State Senator Scott Weiner, who represents San Francisco, has tweeted support of the scooters. In April, he wrote: “Scooter-geddon is upon us. Listen, these guys screwed up by not seeking permits. Riding scooters on sidewalks isn’t ok. Dumping them all over isn’t ok. But, the reaction to the coming of the scooters has also been extreme. Scooters are a good thing. Scooters are an affordable, easy way for folks to get around w/o using a car. They take up massively less space than other vehicles. Let’s get them permitted & avoid negative impacts. Let’s not have a knee-jerk ‘the sky is falling because something new is happening’ reaction.”

San Francisco is not the only city to find itself dealing with scooter backlash. LimeBike and Bird began operations in Denver in late May, and on June 1, the city ordered that both companies remove all scooters from the public right of way, the Denver Post reported. The city also added that “via city rules and ordinances, these scooters are not allowed to operate in the roadway except to cross the street at an intersection, nor are they allowed in bike lanes, on the city’s trail system, or in city parks.” The magazine 5280 added that as of now, the city is “not yet” working with Bird or LimeBike to develop regulations to allow them to operate legally in the city, but Nancy Kuhn, director of Denver Public Works’ communications office, told the magazine that they are “discussing next steps.”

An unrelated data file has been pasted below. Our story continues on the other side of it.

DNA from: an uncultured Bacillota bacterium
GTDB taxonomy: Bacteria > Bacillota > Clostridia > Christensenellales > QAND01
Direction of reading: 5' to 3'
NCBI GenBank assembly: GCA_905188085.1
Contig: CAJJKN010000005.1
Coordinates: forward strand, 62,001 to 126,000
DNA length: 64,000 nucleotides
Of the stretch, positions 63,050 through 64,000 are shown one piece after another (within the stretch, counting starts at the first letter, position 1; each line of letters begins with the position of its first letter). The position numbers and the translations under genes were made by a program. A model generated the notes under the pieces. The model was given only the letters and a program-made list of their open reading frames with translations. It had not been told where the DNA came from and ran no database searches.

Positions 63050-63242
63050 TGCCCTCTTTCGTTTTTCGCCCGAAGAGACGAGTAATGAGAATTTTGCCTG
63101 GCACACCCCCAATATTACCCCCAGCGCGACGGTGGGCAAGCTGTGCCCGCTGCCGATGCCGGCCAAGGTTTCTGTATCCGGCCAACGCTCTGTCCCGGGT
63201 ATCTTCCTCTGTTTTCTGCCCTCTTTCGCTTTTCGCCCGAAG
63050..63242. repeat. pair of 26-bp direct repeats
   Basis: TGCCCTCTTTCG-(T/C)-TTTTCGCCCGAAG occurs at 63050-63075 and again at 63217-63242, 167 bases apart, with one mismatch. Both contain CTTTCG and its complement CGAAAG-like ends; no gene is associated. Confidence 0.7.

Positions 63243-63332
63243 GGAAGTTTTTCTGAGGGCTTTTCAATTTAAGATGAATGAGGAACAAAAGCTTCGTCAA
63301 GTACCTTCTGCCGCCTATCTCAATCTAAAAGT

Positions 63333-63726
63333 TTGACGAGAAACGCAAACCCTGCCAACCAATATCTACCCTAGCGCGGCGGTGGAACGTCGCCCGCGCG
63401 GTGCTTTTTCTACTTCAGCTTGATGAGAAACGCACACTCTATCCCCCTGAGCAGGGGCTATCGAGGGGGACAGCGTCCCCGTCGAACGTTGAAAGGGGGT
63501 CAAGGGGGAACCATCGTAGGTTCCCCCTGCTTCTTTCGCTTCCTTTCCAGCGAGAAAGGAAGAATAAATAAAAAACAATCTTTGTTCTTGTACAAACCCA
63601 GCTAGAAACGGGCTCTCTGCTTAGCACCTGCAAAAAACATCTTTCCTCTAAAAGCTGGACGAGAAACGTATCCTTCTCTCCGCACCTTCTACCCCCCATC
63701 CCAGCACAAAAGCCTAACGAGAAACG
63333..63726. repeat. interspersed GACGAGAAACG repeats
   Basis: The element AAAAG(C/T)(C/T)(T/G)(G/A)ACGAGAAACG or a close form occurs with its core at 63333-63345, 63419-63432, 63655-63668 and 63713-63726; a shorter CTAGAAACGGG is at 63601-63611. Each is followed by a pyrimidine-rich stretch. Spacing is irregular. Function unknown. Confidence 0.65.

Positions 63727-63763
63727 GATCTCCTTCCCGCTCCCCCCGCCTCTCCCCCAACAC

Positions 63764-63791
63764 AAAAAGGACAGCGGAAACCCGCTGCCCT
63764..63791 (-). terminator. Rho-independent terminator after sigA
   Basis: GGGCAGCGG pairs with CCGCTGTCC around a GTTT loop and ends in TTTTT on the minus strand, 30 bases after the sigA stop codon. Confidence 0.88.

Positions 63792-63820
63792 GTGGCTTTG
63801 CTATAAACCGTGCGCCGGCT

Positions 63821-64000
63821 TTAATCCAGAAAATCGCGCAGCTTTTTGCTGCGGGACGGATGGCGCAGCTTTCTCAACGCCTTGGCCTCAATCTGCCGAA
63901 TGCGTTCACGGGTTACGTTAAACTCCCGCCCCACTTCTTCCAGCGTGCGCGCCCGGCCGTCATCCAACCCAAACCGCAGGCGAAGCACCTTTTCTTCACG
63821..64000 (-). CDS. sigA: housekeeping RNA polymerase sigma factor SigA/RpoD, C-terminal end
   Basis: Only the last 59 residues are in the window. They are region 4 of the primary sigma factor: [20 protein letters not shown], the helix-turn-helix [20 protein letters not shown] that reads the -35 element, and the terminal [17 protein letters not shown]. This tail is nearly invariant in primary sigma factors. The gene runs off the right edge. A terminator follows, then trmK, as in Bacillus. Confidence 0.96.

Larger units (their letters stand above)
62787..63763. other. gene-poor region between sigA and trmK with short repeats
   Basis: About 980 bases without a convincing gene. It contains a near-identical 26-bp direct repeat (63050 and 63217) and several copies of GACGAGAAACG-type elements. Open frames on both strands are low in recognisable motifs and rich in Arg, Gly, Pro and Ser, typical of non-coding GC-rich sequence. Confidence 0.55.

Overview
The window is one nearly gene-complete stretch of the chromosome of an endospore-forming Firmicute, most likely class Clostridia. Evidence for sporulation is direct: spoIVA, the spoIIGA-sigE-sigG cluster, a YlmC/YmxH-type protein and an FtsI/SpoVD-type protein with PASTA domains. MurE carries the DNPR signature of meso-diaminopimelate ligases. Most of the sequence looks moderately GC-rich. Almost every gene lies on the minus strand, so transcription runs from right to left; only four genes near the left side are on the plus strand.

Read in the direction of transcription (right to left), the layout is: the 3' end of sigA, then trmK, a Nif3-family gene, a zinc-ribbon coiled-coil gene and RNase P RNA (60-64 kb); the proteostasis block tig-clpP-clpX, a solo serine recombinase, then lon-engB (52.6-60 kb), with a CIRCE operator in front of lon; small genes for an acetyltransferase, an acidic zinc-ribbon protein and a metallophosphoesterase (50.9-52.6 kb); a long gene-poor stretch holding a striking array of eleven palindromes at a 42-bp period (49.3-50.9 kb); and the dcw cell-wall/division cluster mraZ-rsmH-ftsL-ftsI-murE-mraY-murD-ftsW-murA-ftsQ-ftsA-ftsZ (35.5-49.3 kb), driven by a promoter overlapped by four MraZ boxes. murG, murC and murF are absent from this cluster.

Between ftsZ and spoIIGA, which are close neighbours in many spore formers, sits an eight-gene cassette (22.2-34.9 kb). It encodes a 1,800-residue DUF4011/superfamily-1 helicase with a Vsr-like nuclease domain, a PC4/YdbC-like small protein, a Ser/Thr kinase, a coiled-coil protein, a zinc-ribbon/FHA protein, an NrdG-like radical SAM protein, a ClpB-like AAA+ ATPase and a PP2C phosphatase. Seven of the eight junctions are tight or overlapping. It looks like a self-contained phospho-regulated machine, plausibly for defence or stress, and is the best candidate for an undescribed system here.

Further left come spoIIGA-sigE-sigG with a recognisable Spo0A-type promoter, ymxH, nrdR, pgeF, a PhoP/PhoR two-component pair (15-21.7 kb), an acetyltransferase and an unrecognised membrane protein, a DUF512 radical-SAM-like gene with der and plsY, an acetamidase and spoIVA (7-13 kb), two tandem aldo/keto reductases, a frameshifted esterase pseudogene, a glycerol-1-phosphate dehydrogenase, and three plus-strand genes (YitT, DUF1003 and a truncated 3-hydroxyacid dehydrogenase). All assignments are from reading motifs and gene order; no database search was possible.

Meanwhile, as Next City reported in May, officials in Nashville told scooter operators to remove their vehicles from city streets. Later that month Metro Councilman Jeremy Elrod filed an ordinance that would regulate and allow dockless scooters, the Tennessean reports. The proposed legislation would require companies to have a 24-hour customer service number and a physical, staffed operation center in town. It would implement permit fees of $40 per vehicle and $500 per company during a pilot period. (If enacted, the $40-per-vehicle fee would be among the highest in the nation; as Next City previously reported, other cities typically charge around $10 to $15 per bike or scooter.) The legislation goes to a first vote Tuesday, June 5.

 

St. Paul Arts Nonprofit Purchases First Home

Artist rendering of the converted Springboard for the Arts building in St. Paul. (Credit: 4RM + ULA)

Springboard for the Arts, which has spent the last 27 years promoting the role of art and artists in making vibrant cities, is buying its first permanent home, the Saint Paul, Minn.–based nonprofit announced in a press release.

The $5.1 million project—including $1.5 million for the purchase of a former car dealership in St. Paul—will give Springboard a new headquarters along University Avenue, where the organization has been doing work for years. The building will also include an artist market and community and event space.

“We are excited to make this move because of the opportunity to increase access to Springboard’s growing resources, to hold space for neighborhood activity and community development and to find new ways to support artists making a living and a life,” Springboard Executiver Eirector Laura Zabel said in a statement. “This opportunity is only possible because of the vital creative work and partnership of artists, neighbors and community organizations in Little Mekong, Frogtown, and Rondo and many others across the city and region.”

Springboard begins hosting workshops and markets in the space this month. Renovations start next year, and Springboard will move its offices by 2020.